The Dollar LIBOR Replacement Rate Has Arrived: 1.80%

SOFR, so good?

The LIBOR (London Interbank Offered Rate) was essentially designed to be conveniently rigged for the profit of those rigging it. And so it was widely rigged, as we found out during the “LIBOR Scandal,” in which some of the biggest and most notorious banks had gotten tangled up. Some criminal charges were brought against low-level traders, and some fat fines were levied against the banks.

But the big thing that came out of the scandal was the realization: LIBOR, crucial to the credit-based economy and to hundreds of trillions of dollars in derivatives, had to go.

LIBOR is an average interest rate based on submissions by major banks of what they expect to pay if they borrowed from other banks across the world. There are different LIBORs for different currencies and durations. LIBOR is not based on actual transactions between banks, but on their opinions of what it would cost to borrow from each other. Hence the invitation to rig.

But LIBOR isn’t easy to replace all in one fell swoop. In the US, the Alternative Reference Rate Committee (ARRC), which was put in charge of finding a replacement for the dollar LIBOR, said in March that dollar LIBOR underpins $200 trillion in derivatives and loans. This was 25% more than previous estimates. Derivatives account for about 95% of the $200 trillion.

And yet, despite this gargantuan amount that is based on the dollar LIBOR, actual borrowing between all commercial banks has plunged from nearly $500 billion at the peak before and during the Financial Crisis to just $68 billion in February, when the St. Louis Fed stopped updating the data as interbank loans have become an irrelevant indicator of anything other than that banks are awash in cash and don’t need to borrow from each other:

ARRC decided last June that the SOFR (Secured Overnight Financing Rate) would be the replacement for the dollar LIBOR. And today was the first day that the New York Fed, in cooperation with the US Office of Financial Research, published the first SOFR.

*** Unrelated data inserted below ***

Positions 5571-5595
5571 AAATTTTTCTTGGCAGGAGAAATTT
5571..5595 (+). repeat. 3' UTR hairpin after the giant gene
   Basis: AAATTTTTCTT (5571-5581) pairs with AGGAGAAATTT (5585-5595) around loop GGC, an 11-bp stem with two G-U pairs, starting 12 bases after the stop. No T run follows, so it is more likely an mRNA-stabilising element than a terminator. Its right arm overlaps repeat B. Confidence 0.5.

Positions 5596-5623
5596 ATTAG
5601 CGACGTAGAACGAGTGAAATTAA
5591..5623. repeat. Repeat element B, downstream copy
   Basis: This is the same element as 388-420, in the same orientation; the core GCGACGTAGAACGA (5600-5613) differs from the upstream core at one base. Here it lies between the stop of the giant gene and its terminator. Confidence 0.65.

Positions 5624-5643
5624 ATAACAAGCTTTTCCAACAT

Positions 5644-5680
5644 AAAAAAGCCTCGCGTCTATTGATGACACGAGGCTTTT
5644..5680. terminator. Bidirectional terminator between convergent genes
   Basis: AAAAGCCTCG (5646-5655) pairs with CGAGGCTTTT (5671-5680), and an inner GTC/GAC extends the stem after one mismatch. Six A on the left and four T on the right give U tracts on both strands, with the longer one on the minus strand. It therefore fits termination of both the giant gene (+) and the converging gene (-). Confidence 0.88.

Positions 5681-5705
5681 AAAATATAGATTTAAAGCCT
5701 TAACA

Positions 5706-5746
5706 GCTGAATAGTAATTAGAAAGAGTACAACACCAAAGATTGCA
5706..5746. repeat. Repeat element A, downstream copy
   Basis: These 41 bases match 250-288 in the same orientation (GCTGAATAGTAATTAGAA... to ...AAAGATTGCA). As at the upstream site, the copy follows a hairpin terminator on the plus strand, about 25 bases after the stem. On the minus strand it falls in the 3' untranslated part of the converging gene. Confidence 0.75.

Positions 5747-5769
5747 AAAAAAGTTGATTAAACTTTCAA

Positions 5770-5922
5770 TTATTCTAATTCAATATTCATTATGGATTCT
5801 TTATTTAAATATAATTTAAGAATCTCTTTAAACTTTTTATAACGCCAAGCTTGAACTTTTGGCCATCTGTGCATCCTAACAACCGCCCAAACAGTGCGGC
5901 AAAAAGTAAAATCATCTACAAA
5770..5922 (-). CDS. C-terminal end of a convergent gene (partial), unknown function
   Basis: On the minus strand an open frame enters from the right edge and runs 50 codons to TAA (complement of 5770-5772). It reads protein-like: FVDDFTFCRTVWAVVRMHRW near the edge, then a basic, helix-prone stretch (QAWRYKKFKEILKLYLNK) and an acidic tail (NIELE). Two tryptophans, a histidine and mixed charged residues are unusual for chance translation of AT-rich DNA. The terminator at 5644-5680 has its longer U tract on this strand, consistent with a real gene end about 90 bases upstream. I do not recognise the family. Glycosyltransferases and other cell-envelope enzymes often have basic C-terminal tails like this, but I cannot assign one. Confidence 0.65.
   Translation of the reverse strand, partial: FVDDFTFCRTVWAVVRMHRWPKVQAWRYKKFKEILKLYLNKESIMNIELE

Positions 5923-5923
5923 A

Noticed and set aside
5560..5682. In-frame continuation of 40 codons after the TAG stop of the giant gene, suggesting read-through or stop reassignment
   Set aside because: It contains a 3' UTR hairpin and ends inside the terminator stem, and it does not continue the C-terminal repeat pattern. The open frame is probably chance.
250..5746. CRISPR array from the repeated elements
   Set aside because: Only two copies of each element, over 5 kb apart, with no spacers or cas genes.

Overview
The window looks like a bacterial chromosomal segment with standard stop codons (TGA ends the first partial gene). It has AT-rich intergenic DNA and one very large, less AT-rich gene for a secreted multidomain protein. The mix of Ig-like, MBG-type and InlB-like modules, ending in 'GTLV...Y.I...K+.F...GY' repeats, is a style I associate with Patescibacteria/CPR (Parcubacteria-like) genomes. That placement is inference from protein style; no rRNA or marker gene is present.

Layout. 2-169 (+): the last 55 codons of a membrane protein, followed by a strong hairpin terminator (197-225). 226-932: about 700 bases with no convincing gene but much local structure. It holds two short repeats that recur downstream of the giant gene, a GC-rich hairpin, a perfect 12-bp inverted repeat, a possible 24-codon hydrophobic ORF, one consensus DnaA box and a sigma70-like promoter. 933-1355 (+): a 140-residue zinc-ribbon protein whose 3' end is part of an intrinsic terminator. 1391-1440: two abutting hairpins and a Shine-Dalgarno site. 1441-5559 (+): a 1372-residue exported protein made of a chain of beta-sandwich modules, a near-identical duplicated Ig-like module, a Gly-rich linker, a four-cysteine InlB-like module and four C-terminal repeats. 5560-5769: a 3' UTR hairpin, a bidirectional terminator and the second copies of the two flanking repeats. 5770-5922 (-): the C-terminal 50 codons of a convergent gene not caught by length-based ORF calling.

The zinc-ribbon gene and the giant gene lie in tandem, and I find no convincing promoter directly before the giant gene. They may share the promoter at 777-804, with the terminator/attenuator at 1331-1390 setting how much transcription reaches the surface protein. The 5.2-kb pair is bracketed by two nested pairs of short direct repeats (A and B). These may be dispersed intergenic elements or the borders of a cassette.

But LIBOR-based rates are written into the contracts of these $200 trillion in derivatives and loans currently outstanding. So LIBOR isn’t going away today, but will phase out gradually. And SOFR has got a big job ahead.

SOFR, so good?

The New York Fed explains:

The [SOFR] is a broad measure of the cost of borrowing cash overnight collateralized by Treasury securities. The SOFR includes all trades in the Broad General Collateral Rate plus bilateral Treasury repurchase agreement (repo) transactions cleared through the Delivery-versus-Payment (DVP) service offered by the Fixed Income Clearing Corporation (FICC), which is filtered to remove a portion of transactions considered “specials.”

The SOFR is calculated as a volume-weighted median of transaction-level tri-party repo data collected from the Bank of New York Mellon (BNYM) as well as GCF Repo transaction data and data on bilateral Treasury repo transactions cleared through FICC’s DVP service, which are obtained from DTCC Solutions LLC, an affiliate of the Depository Trust & Clearing Corporation. Each business day, the New York Fed publishes the SOFR on the New York Fed website at approximately 8:00 a.m.

Additional technical explanations on how SOFR is calculated, other links, and data are here. The NY Fed notes that “transactions to which a Federal Reserve Bank is a counterparty are excluded from all three rates.”

This morning’s rate, the first one, is based on $849 billion in overnight transactions from April 1 to April 2. So unlike LIBOR, this rate is based on hundreds of billions of dollars in actual transactions, and not on opinions of what the rate might be. And that rate is – massive drum roll please – 1.80%. The chart, since it only covers the first day, shows a straight line. Over time, the line will become jagged:

The other two rates…

The New York Fed has also started producing and publishing two other rates:

The BGCR (Broad General Collateral Rate) “is a measure of rates on overnight Treasury GC repo transactions, and is calculated based on the same tri-party repo transactions used for the TGCR (see below), plus General Collateral Finance (GCF) repo transactions cleared through The Depository Trust & Clearing Corporation’s GCF Repo service.”

Today, on its first day to be published, the rate, based on $362 billion in transactions, is – somewhat less drum roll please – 1.77%.

The TGCR (Tri-Party General Collateral Rate) “is a measure of rates on overnight, specific-counterparty tri-party repo transactions secured by Treasury securities, and is calculated based on data collected from the Bank of New York Mellon, excluding GCF Repo. Specific-counterparty transactions refer to those in which the counterparties involved know each other’s identity at the time of the trade.”